Paulina Pierre with samples of the healthy “elixir” she sells at the market. 18011415
Paulina Pierre stands at the Punanga Nui market on Saturday mornings selling an unusual drink.
Kombucha is its name.
“Most locals just walk past and aren’t sure what it is I’m selling,” she says.
“When I say it’s a health drink they are like ‘nah’, but when they do taste it and they find out actually how good it is for you, they love it.”
The slightly effervescent drink has a mildly sweet fruity flavour, but the benefits are in the fermentation process, which takes about a week for each brew.
An ancient beverage, reported to be around 2000 years old, Kombucha has been dubbed “the immortal health elixir”.
It is full of natural B vitamins but its primary role in the body is to replace non-beneficial bacteria, which can cause a great many health problems, with beneficial bacteria. These good bacteria are essential for good health, but are killed off by antibiotics and our modern Western diet, which is loaded with artificial and manufactured sugars.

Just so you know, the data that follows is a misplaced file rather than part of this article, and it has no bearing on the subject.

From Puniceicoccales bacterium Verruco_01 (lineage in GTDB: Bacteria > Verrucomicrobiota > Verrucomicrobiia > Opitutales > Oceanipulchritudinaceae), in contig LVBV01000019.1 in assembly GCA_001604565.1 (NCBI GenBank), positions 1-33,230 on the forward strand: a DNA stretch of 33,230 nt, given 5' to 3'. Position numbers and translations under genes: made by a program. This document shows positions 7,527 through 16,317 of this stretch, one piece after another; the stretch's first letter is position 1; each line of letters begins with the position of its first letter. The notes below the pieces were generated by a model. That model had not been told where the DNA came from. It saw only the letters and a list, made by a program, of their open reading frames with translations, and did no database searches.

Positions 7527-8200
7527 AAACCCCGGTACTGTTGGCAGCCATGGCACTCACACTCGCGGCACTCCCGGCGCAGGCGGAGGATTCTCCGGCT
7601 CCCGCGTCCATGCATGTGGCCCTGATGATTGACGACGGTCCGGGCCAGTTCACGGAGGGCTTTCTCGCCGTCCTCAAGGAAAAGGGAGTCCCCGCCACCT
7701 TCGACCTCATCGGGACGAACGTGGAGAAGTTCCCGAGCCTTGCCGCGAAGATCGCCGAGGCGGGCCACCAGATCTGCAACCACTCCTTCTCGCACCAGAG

An overload of non-beneficial bacteria can impact on almost every body system, starting in the gut right through to the immune system.
“My mother discovered Kombucha while she was in New Zealand,” says Paulina.
“She had had illness after illness. She brought it home and has been taking it for about six months now, and her health has really improved.”
Paulina is now a 50-50 partner in their Cook Islands Kombucha business with her mother Melinda Morris-Ponga, and together they manufacture it from their Are Pure cottage in the mountains.
“Mum did all the research on it and through a bit of trial and error we began making it. At first it was just for us, then family and friends, and now it is available to the wider community.”
Paulina’s daughter, aged almost three, can’t get enough of her Kombucha. “You only need a small amount and so I have to limit how much she has, she just loves it.”
Paulina says it’s a really good replacement for soft drinks and she has even taken it out as a replacement for alcoholic drinks.
She and her mother use only mountain rainwater as the base, with a selection of black teas, brown sugar and a specific culture.
“The natural fermentation process uses most of the sugar up,” says Paulina.
As a health tonic she suggests taking half a cup in the morning and the same at night. One bottle will last up to a month in the fridge.
As well as being sold at the local Saturday market, Cook Islands Kombucha is also served by the glass at Ariki Cafe.